Unfortunately for free-thinking Americans, the media hasn't been able to obtain irrefutable proof that Assad was behind the chemical attack that is provoking Obama into action. Our government, in conjunction with the governments of Britain, Germany, and France, have cloaked the proofs they say exist with claims that maintaining their secrecy is vital. However, thanks to the pugnacious work of unconventional journalists in Russia and the Middle East - people for whom we might otherwise have reason to be skeptical - we have plenty of reasonable doubt in this case. Maybe it's reasonable doubt based mostly on our skepticism of our own government, but it's doubt all the same. And politicians hate dealing with doubting voters.
Maybe people like me who steadfastly oppose intervention in Syria will eventually learn that Capitol Hill is right, and that attacking Assad is in our national interest. Maybe the plethora of alternative news sites whose alternative views of the Syrian conflict are shaping our own defiance of the Obama administration's stance will be proven false. Maybe they will have been as unreliable as we'd otherwise have assumed them to be. In an earlier time, America's ability to gather global intelligence in diplomatic and military matters was considered unassailable. But now, thanks to advancements in the way the press does its job, and in the way we can learn what the press is learning, the American public is far less gullible, and far more skeptical.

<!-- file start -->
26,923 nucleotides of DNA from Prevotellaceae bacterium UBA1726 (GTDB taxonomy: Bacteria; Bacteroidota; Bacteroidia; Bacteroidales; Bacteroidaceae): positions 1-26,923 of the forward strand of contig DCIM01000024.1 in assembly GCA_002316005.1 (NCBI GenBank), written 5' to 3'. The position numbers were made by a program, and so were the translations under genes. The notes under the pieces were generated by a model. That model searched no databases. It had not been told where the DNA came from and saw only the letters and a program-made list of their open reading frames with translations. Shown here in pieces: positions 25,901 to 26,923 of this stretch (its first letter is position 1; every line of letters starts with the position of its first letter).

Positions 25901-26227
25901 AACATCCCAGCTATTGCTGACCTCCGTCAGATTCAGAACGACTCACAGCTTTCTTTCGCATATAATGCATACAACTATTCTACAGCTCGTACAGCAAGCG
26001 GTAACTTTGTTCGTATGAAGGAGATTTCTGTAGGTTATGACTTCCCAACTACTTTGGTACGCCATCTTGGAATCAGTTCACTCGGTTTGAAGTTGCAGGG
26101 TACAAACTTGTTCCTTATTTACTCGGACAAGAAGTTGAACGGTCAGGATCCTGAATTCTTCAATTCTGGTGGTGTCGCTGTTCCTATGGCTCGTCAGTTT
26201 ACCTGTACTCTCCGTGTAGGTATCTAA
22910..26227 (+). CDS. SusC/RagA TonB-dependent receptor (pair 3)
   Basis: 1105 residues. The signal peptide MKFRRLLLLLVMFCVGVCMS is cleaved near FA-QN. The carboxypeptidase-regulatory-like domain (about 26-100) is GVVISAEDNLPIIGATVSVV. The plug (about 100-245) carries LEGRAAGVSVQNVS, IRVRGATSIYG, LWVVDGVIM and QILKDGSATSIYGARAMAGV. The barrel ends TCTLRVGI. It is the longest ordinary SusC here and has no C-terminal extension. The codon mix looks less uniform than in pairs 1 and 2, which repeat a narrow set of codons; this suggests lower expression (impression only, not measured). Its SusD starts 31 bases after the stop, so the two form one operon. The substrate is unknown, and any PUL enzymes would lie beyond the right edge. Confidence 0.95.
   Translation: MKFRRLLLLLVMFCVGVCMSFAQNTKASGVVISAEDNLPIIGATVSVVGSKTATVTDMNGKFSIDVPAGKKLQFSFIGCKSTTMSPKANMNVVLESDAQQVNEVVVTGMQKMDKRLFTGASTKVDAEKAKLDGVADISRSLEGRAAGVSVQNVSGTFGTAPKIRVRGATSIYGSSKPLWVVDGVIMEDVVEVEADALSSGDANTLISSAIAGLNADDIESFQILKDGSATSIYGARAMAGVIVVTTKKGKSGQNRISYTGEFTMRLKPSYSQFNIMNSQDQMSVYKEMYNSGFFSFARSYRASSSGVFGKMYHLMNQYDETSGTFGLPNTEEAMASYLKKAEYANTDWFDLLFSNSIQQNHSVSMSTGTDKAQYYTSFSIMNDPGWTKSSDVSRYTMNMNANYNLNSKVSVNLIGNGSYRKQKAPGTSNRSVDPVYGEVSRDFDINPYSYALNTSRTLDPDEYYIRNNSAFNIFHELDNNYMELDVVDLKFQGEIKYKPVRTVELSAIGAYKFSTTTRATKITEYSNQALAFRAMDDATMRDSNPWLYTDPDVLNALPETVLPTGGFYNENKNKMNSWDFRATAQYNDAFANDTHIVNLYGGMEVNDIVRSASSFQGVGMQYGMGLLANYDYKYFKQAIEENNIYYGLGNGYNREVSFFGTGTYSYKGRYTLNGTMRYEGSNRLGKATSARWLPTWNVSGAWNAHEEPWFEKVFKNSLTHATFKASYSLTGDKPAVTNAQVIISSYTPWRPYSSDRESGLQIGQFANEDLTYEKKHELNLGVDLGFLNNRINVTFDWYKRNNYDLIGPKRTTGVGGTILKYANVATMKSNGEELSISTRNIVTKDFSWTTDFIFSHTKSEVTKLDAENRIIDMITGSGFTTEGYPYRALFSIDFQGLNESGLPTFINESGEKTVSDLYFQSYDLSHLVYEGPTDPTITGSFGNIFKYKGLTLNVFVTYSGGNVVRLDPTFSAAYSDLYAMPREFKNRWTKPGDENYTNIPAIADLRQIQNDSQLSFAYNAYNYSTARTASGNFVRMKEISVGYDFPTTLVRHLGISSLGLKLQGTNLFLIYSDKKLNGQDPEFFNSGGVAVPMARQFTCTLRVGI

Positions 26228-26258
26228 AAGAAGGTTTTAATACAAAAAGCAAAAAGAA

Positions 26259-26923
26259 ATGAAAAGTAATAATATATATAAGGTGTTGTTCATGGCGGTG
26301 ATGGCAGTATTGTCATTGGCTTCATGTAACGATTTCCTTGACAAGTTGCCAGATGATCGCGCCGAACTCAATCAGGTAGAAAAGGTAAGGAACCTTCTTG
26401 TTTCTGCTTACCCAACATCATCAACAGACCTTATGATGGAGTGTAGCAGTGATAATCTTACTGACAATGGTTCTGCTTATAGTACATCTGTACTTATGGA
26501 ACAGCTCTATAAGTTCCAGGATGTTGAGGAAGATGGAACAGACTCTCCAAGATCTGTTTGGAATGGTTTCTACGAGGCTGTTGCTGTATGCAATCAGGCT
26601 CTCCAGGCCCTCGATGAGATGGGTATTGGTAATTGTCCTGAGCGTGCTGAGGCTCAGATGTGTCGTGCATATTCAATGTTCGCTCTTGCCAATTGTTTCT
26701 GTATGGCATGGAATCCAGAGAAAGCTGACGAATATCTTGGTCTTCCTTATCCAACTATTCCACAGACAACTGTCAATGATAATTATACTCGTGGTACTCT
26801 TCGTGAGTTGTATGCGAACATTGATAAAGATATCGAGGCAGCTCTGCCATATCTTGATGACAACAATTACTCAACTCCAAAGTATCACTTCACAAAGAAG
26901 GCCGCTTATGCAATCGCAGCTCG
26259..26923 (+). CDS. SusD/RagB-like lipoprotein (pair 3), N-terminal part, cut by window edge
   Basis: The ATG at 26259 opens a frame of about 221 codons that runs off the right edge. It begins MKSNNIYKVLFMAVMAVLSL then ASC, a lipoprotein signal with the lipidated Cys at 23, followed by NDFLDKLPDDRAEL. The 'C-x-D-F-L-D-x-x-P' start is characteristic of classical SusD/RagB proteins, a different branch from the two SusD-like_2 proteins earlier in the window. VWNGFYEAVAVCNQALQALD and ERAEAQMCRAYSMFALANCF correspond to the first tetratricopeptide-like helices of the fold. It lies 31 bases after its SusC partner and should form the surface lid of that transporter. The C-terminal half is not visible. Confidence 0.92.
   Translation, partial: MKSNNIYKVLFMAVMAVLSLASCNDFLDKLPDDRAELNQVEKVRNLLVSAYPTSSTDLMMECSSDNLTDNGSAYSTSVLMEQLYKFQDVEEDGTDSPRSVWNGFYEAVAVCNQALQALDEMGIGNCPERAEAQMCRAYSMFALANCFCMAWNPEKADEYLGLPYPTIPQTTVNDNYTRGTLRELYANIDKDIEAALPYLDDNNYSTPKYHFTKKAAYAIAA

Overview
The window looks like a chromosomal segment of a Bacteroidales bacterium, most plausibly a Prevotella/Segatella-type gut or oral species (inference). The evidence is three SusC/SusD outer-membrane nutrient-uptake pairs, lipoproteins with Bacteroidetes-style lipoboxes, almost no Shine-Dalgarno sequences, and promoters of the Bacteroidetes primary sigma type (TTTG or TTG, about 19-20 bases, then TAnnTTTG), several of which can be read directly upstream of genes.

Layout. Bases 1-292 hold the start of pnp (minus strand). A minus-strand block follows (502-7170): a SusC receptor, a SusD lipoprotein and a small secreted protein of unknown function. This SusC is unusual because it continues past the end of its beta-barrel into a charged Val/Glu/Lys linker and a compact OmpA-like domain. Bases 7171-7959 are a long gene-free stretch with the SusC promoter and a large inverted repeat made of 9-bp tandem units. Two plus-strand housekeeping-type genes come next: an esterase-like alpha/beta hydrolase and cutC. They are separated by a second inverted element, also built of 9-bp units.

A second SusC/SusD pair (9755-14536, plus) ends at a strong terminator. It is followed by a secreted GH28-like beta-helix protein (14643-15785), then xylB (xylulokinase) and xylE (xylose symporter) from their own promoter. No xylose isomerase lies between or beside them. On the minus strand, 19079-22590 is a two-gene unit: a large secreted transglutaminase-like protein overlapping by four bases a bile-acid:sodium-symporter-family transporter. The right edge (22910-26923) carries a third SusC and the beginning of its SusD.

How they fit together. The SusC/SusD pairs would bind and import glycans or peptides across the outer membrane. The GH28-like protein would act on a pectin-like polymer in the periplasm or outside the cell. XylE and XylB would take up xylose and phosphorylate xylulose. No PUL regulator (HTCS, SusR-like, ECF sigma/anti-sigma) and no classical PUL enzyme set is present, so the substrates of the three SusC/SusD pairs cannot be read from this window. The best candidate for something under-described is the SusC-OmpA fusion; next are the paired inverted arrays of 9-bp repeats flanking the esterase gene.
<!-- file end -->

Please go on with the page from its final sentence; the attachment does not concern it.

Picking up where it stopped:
Would that the sunbeams architects have inadvertently channeled through their curvaceous designs could shine into the dark recesses of Washington, illuminating the truth so that we could all make wise decisions for the greater good.
Alas, even as modern technology allows architects to create ever more adventurous and provocative structures, it also reminds us that the more things change, in Washington, the more politics stays the same.
Instead of cover the glass, it's cover your --- well, you know.